Maybe you’re finding bits of bronze in your oil. This usually shows up in the oil filter as “goldish” flakes and may be from any of the many bronze bushings throughout the engine. Bronze shavings are not usually found. Whenever bronze is found or suspected, checking the suction screen is essential.

On Continental engines, you may find some lengthy (up to two inches long) bronze “hairs” trapped in your filter or screen. A good bet is that these are from the starter adapter spring rubbing on the gear.

At the suction screen, you may find larger, semi-circular bits of bronze. These are usually from connecting rod bushings that have worked their way out of the rod end and are now breaking off in hunks.

In Lycomings, a common source of bronze nuggets is the tach drive bushing on the back end of the camshaft. The tach’s ‘T’ drive pin is supposed to ride in a groove in the bushing. Over time, though, the groove can start to wear, especially if the tach cable looses lubrication.

You’ll start out with tiny bronze flakes that increase in size and numbers. Drop the sump and check the suction screen. If you’re getting flakes and have no other obvious sources, pull the accessory case and check the tach drive bushing.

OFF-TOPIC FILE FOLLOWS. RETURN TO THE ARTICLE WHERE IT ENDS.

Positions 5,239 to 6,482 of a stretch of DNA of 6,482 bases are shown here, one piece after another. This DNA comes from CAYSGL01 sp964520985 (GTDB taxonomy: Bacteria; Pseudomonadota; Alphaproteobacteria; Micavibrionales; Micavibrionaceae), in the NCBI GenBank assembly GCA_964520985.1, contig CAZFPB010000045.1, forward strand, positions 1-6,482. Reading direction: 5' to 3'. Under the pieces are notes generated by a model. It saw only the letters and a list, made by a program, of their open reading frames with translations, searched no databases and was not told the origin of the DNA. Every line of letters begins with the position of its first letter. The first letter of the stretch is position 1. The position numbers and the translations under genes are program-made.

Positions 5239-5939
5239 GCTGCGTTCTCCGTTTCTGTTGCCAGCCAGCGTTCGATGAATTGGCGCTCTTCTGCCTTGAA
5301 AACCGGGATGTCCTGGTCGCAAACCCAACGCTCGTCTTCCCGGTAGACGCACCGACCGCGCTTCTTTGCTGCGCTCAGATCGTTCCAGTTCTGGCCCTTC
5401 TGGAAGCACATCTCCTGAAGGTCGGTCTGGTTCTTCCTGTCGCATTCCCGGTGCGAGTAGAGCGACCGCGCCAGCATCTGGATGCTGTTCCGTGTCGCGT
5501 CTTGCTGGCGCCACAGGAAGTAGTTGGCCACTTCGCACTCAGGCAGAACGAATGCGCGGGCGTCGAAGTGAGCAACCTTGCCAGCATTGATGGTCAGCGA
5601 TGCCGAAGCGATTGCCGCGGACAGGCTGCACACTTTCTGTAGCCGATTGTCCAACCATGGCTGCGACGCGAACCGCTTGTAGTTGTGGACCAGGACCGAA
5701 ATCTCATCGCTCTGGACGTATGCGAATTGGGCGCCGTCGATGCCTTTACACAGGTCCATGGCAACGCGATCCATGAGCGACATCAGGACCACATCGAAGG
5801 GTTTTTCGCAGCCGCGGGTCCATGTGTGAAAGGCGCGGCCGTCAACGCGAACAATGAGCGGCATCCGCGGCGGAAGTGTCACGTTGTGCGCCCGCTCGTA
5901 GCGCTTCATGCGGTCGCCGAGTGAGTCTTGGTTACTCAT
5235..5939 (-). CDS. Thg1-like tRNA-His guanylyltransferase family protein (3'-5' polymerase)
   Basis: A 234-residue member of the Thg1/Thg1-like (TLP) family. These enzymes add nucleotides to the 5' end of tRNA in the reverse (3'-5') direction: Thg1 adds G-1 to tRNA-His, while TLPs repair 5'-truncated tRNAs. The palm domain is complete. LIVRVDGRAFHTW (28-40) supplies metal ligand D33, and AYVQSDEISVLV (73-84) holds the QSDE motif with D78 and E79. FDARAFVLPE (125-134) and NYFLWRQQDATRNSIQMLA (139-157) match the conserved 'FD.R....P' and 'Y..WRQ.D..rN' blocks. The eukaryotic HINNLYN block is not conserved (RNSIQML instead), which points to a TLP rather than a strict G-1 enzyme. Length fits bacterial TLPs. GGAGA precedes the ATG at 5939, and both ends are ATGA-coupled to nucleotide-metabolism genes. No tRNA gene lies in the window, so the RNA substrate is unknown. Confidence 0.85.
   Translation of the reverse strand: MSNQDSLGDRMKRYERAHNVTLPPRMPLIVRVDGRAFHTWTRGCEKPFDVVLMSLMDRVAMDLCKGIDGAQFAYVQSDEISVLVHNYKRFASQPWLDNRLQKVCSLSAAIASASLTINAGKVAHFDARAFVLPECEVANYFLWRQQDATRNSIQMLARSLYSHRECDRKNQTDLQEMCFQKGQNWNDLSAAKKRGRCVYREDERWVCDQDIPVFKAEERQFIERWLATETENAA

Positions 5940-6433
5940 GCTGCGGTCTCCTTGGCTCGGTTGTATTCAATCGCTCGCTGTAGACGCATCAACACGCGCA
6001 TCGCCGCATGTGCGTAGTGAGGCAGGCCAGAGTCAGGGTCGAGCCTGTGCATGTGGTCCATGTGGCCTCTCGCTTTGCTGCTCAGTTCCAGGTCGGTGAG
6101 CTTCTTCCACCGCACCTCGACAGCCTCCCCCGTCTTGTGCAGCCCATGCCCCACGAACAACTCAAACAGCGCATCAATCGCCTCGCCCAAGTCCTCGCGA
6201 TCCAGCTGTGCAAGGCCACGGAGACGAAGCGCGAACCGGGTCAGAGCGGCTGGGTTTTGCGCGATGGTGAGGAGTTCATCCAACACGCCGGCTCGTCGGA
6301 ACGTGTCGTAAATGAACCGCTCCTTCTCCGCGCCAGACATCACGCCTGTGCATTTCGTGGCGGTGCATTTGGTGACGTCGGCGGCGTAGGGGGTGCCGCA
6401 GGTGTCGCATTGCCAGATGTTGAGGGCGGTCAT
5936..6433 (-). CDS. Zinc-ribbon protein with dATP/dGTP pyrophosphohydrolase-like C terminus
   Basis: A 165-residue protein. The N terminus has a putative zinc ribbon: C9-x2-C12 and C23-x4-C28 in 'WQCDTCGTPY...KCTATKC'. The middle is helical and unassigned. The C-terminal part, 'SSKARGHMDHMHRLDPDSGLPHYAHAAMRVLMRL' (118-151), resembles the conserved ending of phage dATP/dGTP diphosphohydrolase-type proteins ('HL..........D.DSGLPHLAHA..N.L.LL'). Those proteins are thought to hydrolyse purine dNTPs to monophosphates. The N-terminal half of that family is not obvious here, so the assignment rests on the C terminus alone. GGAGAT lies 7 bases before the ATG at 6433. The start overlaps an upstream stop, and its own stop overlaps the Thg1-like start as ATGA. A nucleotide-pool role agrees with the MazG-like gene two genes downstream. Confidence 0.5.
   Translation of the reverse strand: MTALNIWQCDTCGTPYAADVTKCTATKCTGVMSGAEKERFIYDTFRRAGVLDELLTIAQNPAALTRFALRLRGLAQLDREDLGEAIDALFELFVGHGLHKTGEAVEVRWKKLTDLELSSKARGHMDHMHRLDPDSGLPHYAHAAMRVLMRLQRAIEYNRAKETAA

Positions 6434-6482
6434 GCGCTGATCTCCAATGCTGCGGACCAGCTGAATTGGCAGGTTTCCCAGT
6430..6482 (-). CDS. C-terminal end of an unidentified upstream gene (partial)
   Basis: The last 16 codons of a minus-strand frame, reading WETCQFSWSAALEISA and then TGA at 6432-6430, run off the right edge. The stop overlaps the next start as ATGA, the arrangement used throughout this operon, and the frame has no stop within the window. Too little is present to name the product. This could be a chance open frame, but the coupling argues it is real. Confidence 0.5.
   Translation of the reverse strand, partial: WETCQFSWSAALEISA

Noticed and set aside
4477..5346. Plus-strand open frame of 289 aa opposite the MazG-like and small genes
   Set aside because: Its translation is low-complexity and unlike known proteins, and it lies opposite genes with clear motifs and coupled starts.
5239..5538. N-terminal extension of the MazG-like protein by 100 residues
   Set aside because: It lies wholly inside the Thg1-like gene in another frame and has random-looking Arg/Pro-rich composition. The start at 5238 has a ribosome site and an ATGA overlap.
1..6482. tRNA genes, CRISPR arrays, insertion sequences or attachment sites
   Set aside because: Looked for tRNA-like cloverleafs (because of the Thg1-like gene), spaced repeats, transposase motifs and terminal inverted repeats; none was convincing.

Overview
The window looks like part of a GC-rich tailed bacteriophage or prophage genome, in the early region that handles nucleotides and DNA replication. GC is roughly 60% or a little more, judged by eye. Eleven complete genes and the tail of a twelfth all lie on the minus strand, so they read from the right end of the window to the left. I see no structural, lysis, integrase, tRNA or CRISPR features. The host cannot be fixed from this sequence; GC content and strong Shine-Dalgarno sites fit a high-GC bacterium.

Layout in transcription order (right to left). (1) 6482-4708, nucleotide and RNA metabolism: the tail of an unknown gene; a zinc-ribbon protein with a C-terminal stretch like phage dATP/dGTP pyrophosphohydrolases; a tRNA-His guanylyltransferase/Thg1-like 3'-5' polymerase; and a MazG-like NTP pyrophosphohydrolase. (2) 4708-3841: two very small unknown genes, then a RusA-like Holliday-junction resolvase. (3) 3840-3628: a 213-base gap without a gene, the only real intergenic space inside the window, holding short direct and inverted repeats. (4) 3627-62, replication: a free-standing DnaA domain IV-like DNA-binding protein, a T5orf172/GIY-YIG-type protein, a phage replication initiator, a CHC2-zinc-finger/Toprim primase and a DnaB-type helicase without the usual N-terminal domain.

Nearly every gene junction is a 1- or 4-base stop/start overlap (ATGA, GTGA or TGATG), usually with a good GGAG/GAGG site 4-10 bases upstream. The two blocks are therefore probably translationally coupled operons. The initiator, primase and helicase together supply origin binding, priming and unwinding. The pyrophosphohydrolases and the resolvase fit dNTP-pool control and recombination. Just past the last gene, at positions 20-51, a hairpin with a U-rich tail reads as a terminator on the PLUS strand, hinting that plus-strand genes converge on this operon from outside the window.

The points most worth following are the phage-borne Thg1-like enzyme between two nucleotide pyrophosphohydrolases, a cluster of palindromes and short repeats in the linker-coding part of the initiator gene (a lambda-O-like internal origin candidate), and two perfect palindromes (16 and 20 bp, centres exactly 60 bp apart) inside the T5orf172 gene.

Tin (Babbitting)

This is one metal that leads to no end of confusion out in the field, simply because most people look at it and think it’s aluminum. However, finding tin babbit material is a major league danger sign.

If you get readings of high levels of lead and tin in your oil analysis, it’s coming from the babbitt on your connecting rod bearings—the only place lead and tin are used in the engine.

But babbitt and aluminum coming out of an engine look very similar, the color being extremely similar. If the component pieces are big enough, you can do a chemical test.

When babbitt is going bad it makes flakes very similar to the piston pin flakes. Sometimes you can tell the difference by examining the flakes under a magnfying glass.

If you find a copper color on one side of the flake and the other side is silver or aluminum in color, you’re looking at a hunk of babbitt. This is the inlay of the bearing itself, and is a sign of major distress.